The Witches of Eastwick received positive reviews. It currently holds a rating of 73% on Rotten Tomatoes, with the consensus "A wickedly funny tale of three witches and their duel with the Devil, fueled by some delicious fantasy and arch comedic performances." On Metacritic, based on 10 critics, the film has a 68/100 rating, indicating "generally favorable reviews".
The Washington Post wrote that "Hollywood pulls out all the stops here, including a reordering of John Updike's original book to give you one flashy and chock-full-o'-surprises witches' tale." Janet Maslin in The New York Times commended the "bright, flashy, exclamatory style." Variety described it as a "very funny and irresistible set-up."
Some critics thought that the last part of the film spiraled into ridiculousness. The Washington Post wrote that the second half "lost its magic and degenerated into bunk." According to The New York Times, "beneath the surface charm there is too much confusion, and the charm itself is gone long before the film is over." Time Out wrote that "the last 20 minutes dive straight to the bottom of the proverbial barrel with a final crass orgy of special effects." Roger Ebert in the Chicago Sun-Times acknowledged that "the movie's climax is overdone" yet added that "a lot of the time this movie plays like a plausible story about implausible people."
The majority of critics saw the film as a showcase for Nicholson's comic talents. The Chicago Sun-Times thought it "a role he was born to fill... There is a scene where he dresses in satin pajamas and sprawls full length on a bed, twisting and stretching sinuously in full enjoyment of his sensuality. It is one of the funniest moments of physical humor he has ever committed." The New York Times wrote that although "the performers are eminently watchable... none of them seem a match for Mr. Nicholson's self-proclaimed 'horny little devil'." Variety called it a "no-holds-barred performance," and wrote that the "spectacle of the film is really Nicholson." The Washington Post wrote that Nicholson was "undisputably the star of The Witches of Eastwick, despite formidable competition from his coven played by Cher, Michelle Pfeiffer and Susan Sarandon," although even more praise was reserved for Veronica Cartwright in an eccentric, scene-stealing supporting role.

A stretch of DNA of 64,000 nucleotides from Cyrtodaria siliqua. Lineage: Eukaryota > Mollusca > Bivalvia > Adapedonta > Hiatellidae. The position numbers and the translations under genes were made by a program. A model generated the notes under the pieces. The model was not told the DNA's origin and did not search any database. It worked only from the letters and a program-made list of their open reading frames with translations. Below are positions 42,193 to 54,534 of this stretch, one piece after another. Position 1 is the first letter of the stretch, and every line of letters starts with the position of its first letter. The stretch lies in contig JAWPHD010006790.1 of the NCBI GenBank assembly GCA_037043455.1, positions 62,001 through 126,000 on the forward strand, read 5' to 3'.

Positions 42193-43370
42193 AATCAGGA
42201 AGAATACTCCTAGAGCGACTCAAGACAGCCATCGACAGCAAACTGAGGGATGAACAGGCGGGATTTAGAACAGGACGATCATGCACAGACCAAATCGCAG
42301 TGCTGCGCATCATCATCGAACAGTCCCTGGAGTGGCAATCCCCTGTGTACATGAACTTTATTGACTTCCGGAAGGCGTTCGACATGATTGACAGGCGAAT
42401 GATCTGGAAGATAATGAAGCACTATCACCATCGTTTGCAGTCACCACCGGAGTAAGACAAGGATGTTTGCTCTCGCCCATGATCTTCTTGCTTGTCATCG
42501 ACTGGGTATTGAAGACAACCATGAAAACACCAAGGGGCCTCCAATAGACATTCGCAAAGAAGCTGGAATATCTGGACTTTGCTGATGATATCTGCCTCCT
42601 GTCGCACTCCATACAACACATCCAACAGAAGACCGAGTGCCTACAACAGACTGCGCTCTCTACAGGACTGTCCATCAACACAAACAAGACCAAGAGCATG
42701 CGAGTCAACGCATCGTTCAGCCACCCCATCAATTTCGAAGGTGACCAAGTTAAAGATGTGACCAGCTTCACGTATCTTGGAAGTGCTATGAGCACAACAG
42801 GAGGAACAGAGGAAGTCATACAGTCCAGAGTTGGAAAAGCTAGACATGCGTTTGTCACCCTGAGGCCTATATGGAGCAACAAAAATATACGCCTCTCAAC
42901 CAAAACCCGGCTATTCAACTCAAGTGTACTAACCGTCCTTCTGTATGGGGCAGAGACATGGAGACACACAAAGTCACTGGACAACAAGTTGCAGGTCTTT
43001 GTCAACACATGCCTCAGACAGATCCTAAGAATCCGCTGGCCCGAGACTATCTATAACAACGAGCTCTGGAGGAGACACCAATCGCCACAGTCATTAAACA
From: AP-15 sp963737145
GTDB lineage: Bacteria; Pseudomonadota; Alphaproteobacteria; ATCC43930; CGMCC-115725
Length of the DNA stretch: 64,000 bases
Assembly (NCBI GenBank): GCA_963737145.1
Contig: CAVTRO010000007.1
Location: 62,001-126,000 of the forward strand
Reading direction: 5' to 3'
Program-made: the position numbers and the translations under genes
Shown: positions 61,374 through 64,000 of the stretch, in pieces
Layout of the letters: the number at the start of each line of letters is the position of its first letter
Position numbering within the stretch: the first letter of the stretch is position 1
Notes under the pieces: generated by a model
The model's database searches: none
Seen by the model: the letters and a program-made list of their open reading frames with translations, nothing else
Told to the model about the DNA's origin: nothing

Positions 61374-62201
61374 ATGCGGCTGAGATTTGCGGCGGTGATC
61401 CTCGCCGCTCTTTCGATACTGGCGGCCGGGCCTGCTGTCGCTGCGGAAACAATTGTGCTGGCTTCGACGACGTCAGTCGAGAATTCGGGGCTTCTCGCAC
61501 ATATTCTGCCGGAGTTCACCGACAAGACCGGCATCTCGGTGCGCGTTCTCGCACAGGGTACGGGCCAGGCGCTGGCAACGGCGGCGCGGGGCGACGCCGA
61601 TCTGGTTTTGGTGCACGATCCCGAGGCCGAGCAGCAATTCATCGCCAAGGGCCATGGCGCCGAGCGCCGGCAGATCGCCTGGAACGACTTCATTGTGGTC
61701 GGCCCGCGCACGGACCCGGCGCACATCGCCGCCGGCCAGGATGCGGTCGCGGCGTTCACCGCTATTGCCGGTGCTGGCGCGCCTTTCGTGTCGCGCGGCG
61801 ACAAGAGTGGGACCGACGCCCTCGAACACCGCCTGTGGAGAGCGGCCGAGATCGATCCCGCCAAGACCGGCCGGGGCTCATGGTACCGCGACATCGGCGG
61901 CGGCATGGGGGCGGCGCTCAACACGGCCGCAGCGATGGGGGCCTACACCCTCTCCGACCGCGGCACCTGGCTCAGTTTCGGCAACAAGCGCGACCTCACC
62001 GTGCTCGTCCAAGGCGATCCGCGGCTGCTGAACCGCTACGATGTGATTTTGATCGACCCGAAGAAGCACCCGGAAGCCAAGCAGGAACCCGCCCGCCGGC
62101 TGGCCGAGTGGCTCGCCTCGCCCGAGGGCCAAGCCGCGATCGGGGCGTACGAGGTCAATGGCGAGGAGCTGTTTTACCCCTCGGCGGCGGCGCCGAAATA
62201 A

Ruth Crawford wrote: "This film includes many fantasy elements. By far the most fantastic of them is the depiction of a single mother of five, who has to work for a living and still has plenty of time and energy left to engage in wild adventures of sex and magic. If being a witch gives you the ability to do that, quite a few women I know would be very happy to sign up at the nearest coven."
Awards and honors
The film was nominated for two Academy Awards in the categories of Best Original Score (for John Williams' music) and Best Sound, winning neither. The film won a BAFTA Award, however, in the category of Best Special Effects, and received a nomination for the Hugo Award for Best Dramatic Presentation. Williams was also nominated for a Grammy Award for Best Album of Original Instrumental Background Score Written for a Motion Picture or Television, and won a BMI Film Music Award.
Jack Nicholson won a Saturn Award for Best Actor, and the film received nominations in a further six categories: Best Fantasy Film, Best Actress (Susan Sarandon), Best Supporting Actress (Veronica Cartwright), Best Writing (Michael Cristofer), Best Music (John Williams), and Best Special Effects.
Jack Nicholson also won Best Actor awards from the New York Film Critics Circle (for his work in Witches, Ironweed and Broadcast News) and the Los Angeles Film Critics Association (for Witches and Ironweed), the latter shared with Steve Martin for Roxanne (1987).
|Academy Awards||Best Original Score||John Williams||Nominated|